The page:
Networking & Wireless | News
Fluke Updates Wi-Fi Survey and Analyzer Tools for 11ac
- By Dian Schaffhauser
As new Wi-Fi standard 802.11ac begins to make inroads into schools, Fluke Networks is introducing updated editions of its tools for designing and troubleshooting wireless networks. The company is adding 802.11ac functionality to AirMagnet Survey PRO and AirMagnet WiFi Analyzer PRO.
Wireless networking gear built to the new standard promises near-gigabit performance, high transmission rates, greater range and higher density, features that are finding favor in school district environments where large numbers of users congregate and expect to use their mobile devices.
According to telecommunications research firm Infonetics, access points built to the 11ac specification are expected to account for about three quarters of all AP shipments by 2017. Right now shipment of 11ac gear is having a "much faster ramp" than 11n, due, the company said, "to the relatively small price premium of 11ac products." Infonetics projects that two-thirds of users who are currently using a/b/g networking gear will skip 802.11n altogether and go directly to 11ac.
And none too soon for users. ABI Research estimated that nearly three-quarters of mobile handset shipments with Wi-Fi will be based on 11ac by 2015.
However, warned Gartner, in a research report, although "more bandwidth is good, and 802.11ac can better support high transaction dense environments" the new standard "does not solve the underlying problem of poorly or inadequately implemented WLANs."
One temptation when a network is being upgraded to 11ac is to put APs into the same locations where the last set of APs was placed. That's a problem, said Dilip Advani, Fluke's director of product marketing and management. "The original network was designed for 2.4 gigahertz. With 11ac being a 5 gigahertz technology, some of the design and deployment decisions [network people] made earlier may not work here... They need to define their migration strategy before rolling out any access points physically." He added that network designers may find they don't need to go to 11ac. "Maybe 11n is good enough."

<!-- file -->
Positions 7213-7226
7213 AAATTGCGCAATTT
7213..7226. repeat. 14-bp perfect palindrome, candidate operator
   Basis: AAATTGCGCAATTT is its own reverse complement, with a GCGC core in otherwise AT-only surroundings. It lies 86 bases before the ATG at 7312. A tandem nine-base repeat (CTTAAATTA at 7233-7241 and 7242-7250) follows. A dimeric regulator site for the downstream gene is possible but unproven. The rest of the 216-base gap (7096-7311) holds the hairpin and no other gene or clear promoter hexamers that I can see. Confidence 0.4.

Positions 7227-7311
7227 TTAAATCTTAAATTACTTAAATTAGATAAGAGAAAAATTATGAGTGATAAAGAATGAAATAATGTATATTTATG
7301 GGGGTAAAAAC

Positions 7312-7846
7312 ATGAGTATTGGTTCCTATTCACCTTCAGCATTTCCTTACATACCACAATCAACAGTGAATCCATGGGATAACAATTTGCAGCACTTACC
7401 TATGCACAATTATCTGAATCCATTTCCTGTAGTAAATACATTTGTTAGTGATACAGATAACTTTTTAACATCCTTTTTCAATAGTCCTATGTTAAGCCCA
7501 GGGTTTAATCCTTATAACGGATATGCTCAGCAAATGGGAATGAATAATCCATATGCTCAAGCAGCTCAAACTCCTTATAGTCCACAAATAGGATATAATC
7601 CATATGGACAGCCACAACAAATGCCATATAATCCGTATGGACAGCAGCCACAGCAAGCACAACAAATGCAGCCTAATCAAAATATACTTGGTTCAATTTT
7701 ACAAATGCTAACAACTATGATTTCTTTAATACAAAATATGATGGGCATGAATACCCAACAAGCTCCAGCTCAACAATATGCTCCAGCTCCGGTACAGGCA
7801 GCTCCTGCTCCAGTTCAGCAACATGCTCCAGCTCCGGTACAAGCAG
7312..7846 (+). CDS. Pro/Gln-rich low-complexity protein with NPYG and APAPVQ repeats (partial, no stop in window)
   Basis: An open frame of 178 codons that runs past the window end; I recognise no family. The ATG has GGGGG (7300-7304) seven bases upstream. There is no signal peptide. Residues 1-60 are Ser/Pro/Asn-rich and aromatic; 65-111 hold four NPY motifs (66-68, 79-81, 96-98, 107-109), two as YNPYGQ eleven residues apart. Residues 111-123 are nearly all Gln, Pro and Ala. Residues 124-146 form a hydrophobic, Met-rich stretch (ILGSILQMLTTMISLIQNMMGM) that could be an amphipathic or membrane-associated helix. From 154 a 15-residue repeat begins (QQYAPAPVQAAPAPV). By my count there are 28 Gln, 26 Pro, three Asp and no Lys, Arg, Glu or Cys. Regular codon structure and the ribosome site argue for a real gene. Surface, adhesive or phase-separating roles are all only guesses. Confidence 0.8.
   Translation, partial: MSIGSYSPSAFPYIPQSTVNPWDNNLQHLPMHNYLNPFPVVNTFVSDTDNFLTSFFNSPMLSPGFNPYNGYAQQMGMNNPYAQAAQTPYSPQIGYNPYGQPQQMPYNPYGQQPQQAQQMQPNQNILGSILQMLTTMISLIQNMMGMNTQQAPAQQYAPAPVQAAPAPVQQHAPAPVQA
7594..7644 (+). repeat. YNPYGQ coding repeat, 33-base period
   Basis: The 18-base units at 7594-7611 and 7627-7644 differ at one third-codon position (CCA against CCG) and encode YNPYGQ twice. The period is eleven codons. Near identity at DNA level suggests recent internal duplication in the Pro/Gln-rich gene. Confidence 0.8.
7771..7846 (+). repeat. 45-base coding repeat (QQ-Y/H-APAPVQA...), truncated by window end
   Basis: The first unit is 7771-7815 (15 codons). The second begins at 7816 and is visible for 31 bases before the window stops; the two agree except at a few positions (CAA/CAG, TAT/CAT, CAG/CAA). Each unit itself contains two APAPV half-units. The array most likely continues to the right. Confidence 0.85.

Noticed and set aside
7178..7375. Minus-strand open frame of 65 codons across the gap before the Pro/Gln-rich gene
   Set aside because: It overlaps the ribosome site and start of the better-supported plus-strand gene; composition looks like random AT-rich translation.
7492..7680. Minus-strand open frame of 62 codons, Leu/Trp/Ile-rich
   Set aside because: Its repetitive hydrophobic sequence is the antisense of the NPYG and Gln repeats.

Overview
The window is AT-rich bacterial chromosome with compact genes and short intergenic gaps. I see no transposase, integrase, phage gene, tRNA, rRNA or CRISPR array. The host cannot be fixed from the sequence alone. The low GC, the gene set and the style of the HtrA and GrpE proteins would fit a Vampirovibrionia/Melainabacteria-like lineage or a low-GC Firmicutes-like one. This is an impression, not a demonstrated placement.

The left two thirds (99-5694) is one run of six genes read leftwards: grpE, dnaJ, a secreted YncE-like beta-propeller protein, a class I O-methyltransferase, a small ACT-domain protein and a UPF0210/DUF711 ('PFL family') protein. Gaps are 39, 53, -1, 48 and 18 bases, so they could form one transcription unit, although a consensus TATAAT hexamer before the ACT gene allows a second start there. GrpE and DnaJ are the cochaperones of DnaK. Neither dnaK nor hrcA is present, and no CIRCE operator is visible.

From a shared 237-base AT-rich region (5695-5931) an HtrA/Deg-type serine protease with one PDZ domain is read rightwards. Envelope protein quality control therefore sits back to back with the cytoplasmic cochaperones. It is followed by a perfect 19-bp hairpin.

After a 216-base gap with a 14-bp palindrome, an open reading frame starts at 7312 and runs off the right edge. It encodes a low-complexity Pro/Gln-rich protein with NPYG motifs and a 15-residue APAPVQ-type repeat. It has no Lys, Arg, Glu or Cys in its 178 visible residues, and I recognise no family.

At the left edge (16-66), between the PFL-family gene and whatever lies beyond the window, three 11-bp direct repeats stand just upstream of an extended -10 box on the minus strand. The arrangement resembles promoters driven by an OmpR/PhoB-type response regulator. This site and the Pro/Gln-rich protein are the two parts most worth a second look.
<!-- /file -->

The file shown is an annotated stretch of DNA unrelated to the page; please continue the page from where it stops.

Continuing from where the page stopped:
Advani added that the other "temptation" people face, especially when a user complains about wireless performance, is to "buy another AP and throw it [up]. It's easy and fast. But when you install it, it may cause even more problems in regards to interference and may even reduce the performance."
That's where Fluke's new products come in. AirMagnet Survey PRO is an application for doing site surveys and determining the number, location and configuration of the specific APs a school has chosen for its wireless network. The program can produce a "weather map" of radio frequency and user performance metrics to guide the network deployment. The new version of Survey PRO allows the network engineer to specify what 11ac APs will be used.
AirMagnet WiFi Analyzer PRO provides users a toolkit for detecting and troubleshooting Wi-Fi performance problems. The new version of the software adds the capability of working with 11ac network gear.
The company indicated it expects AirMagnet Survey PRO to be available this month. The PRO edition includes AirMagnet Planner, software for designing the network pre-deployment and generating a bill of materials. Survey Pro is listed for $4,235.
Analyzer PRO will be available in the last quarter of 2014. That will have a list price of $4,115.
"Adding more 802.11ac capabilities to our AirMagnet products will help wireless engineers and technicians deploy Gigabit Wi-Fi networks right the first time, without costly redesigns or network overhauls," said Advani. "Using Fluke Networks, they will get the Wi-Fi performance they're paying for and can solve problems accurately and faster than ever before."
Fluke's network tools have been used in Utah's Jordan School District, Carrollton City Schools in Georgia and Spring Lake Park Schools in Minnesota.
Dian Schaffhauser is a senior contributing editor for 1105 Media's education publications THE Journal and Campus Technology. She can be reached at firstname.lastname@example.org or on Twitter @schaffhauser.